What is that large dark smudge on Jupiter’s side? It may remind you of a certain scene from the sci-fi film “2010: The Year We Make Contact,” where a growing black spot appears in Jupiter’s atmosphere.
But this is a real photo, and the dark spot is just an elongated shadow of Ganymede, Jupiter’s largest moon. Just like when Earth’s Moon crosses between our planet and the Sun creating an eclipse for lucky Earthlings, when Jupiter’s moons cross between the gas giant and the Sun, they create shadows too.
NASA’s Juno spacecraft captured this view of Jupiter during the mission’s 40th close pass by the giant planet on Feb. 25, 2022. This image was taken by the camera on board the spacecraft, JunoCam, and processed by citizen scientist Thomas Thomopoulos. As you may know, JunoCam is a public outreach project, with people around the world actively participating in science investigation. Citizen scientists have processed the stunning images taken by JunoCam, as well as developing time-lapse movies, measuring wind flow, tracking circulation patterns in the circumpolar cyclones, and looking for lightning flashes.
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Another citizen scientist/image processer, Brian Swift created the graphic below using JunoCam data, illustrating the approximate geometry of the visible area, projected onto a globe of Jupiter.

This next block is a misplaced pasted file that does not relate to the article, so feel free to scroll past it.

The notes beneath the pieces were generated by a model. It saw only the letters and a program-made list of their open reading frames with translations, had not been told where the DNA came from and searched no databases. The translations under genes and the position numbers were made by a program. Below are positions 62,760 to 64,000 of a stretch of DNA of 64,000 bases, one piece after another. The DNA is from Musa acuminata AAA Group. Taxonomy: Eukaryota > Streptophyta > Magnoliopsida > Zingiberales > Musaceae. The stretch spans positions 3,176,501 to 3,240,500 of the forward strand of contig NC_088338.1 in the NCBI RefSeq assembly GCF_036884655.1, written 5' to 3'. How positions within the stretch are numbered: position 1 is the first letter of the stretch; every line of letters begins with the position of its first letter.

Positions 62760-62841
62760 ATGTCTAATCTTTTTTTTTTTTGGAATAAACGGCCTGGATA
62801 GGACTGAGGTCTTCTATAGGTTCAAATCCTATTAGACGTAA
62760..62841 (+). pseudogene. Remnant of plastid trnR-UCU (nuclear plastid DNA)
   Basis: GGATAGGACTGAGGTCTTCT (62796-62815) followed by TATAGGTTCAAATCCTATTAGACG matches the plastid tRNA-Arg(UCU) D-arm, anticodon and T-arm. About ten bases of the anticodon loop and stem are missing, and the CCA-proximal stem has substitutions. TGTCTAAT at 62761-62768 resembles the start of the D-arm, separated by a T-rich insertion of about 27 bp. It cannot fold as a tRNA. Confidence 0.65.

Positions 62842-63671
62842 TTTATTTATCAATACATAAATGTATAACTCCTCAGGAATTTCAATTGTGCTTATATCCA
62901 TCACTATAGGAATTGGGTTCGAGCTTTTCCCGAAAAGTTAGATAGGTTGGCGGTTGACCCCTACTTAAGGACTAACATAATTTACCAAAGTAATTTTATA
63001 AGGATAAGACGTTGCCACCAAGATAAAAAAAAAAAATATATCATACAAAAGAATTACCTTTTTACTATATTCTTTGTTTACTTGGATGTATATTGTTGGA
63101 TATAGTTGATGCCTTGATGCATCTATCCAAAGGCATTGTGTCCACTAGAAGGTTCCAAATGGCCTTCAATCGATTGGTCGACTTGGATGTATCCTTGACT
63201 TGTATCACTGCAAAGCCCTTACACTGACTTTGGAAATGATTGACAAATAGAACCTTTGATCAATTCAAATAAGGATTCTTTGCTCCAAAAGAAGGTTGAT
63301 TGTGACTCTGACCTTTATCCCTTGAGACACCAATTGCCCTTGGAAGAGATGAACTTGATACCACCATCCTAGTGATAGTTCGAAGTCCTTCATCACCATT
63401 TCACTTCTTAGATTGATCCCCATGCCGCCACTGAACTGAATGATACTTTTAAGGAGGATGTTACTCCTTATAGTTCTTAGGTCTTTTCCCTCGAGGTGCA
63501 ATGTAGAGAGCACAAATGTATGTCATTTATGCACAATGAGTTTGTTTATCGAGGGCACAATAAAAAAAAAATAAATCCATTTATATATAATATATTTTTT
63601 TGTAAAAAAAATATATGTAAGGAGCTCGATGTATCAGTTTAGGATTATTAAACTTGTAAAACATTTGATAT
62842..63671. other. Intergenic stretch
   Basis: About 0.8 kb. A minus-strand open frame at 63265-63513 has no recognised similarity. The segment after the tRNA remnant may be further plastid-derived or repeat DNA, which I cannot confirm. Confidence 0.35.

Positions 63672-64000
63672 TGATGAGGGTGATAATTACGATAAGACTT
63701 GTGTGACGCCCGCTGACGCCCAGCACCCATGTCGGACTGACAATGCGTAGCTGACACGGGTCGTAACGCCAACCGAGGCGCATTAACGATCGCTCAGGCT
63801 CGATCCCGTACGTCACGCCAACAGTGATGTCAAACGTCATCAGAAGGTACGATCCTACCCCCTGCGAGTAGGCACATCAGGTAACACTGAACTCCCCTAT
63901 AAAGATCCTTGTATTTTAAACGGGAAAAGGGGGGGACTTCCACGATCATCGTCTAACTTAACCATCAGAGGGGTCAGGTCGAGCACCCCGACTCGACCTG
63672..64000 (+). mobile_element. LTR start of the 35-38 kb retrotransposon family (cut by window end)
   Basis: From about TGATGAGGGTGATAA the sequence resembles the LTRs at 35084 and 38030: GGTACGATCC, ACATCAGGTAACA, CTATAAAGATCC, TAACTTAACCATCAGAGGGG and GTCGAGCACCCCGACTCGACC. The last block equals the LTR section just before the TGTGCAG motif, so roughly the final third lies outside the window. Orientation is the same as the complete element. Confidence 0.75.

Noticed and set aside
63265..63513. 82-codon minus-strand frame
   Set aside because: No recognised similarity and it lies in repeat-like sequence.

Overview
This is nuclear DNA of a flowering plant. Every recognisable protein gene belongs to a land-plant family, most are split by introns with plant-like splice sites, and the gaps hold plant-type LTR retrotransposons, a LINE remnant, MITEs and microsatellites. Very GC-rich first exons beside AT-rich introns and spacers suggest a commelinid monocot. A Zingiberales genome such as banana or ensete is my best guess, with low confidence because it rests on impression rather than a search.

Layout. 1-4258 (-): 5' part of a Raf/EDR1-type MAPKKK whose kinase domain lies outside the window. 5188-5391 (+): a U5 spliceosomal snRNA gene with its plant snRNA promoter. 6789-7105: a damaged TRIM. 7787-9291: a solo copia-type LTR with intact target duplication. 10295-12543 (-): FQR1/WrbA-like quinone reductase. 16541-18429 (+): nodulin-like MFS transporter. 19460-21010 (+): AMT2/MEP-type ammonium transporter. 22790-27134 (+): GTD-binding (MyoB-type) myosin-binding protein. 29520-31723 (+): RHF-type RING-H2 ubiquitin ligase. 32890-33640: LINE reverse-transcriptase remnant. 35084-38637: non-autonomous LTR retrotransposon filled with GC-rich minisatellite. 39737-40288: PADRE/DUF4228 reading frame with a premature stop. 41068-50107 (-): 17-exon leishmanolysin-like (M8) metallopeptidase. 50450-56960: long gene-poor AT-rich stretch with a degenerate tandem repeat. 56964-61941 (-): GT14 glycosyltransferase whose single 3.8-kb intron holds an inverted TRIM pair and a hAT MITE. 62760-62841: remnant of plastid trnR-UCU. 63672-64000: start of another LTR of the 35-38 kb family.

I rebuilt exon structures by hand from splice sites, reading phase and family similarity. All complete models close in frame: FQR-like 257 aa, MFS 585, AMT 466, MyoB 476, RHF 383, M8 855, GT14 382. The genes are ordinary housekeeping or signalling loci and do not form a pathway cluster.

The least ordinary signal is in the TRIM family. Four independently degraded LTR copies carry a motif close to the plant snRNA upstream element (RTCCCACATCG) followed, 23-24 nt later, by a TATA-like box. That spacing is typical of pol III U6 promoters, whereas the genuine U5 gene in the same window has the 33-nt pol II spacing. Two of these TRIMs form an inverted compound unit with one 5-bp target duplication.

At the time this image was taken, the Juno spacecraft was about 44,000 miles (71,000 kilometers) above Jupiter’s cloud tops, at a latitude of about 55 degrees south, and 15 times closer than Ganymede, which orbits about 666,000 miles (1.1 million kilometers) away from Jupiter.
If you were lucky enough – or unlucky, perhaps due to the conditions on Jupiter – to be observer at Jupiter’s cloud tops within the oval shadow, you would experience a total eclipse of the Sun. NASA says that total eclipses are more common on Jupiter than Earth for several reasons. Jupiter has four large moons (known as the Galilean satellites) that often pass between Jupiter and the Sun: in seven days, Ganymede transits once; Europa, twice; and Io, four times. And since Jupiter’s moons orbit in a plane close to Jupiter’s orbital plane, the moon shadows are often cast upon the planet.
Jupiter’s moons and their shadows are even visible from even amateur telescopes on Earth. This image was taken by noted astrophotographer John Chumack.
See all of JunoCam’s raw images here, which are available for the public to peruse and process into images. Information about other citizen science projects at NASA can be found here and here.